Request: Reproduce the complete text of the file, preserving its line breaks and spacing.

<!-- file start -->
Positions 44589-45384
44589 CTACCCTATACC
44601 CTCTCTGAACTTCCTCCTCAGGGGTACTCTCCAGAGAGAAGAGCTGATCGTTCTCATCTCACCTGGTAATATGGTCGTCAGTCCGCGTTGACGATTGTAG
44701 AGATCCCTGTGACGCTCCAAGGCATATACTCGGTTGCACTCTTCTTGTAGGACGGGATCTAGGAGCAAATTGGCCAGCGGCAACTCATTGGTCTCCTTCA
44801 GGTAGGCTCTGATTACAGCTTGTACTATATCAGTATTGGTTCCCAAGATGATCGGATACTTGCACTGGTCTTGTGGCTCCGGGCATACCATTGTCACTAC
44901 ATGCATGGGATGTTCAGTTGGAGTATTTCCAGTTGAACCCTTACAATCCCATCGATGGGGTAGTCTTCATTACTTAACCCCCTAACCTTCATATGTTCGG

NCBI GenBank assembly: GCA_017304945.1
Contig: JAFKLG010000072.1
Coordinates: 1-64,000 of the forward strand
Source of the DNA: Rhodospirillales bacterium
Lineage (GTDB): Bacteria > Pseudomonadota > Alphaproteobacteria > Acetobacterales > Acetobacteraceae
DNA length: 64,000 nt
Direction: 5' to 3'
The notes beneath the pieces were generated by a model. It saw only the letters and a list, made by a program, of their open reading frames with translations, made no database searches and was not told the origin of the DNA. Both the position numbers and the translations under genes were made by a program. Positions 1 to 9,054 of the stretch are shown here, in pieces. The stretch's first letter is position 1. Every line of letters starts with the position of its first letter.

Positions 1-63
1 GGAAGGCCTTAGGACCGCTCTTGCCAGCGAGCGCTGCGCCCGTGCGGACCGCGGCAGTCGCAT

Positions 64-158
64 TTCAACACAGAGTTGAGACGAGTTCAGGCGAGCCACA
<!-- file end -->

Positions 44589-45384
44589 CTACCCTATACC
44601 CTCTCTGAACTTCCTCCTCAGGGGTACTCTCCAGAGAGAAGAGCTGATCGTTCTCATCTCACCTGGTAATATGGTCGTCAGTCCGCGTTGACGATTGTAG
44701 AGATCCCTGTGACGCTCCAAGGCATATACTCGGTTGCACTCTTCTTGTAGGACGGGATCTAGGAGCAAATTGGCCAGCGGCAACTCATTGGTCTCCTTCA
44801 GGTAGGCTCTGATTACAGCTTGTACTATATCAGTATTGGTTCCCAAGATGATCGGATACTTGCACTGGTCTTGTGGCTCCGGGCATACCATTGTCACTAC
44901 ATGCATGGGATGTTCAGTTGGAGTATTTCCAGTTGAACCCTTACAATCCCATCGATGGGGTAGTCTTCATTACTTAACCCCCTAACCTTCATATGTTCGG

NCBI GenBank assembly: GCA_017304945.1
Contig: JAFKLG010000072.1
Coordinates: 1-64,000 of the forward strand
Source of the DNA: Rhodospirillales bacterium
Lineage (GTDB): Bacteria > Pseudomonadota > Alphaproteobacteria > Acetobacterales > Acetobacteraceae
DNA length: 64,000 nt
Direction: 5' to 3'
The notes beneath the pieces were generated by a model. It saw only the letters and a list, made by a program, of their open reading frames with translations, made no database searches and was not told the origin of the DNA. Both the position numbers and the translations under genes were made by a program. Positions 1 to 9,054 of the stretch are shown here, in pieces. The stretch's first letter is position 1. Every line of letters starts with the position of its first letter.

Positions 1-63
1 GGAAGGCCTTAGGACCGCTCTTGCCAGCGAGCGCTGCGCCCGTGCGGACCGCGGCAGTCGCAT

Positions 64-158
64 TTCAACACAGAGTTGAGACGAGTTCAGGCGAGCCACA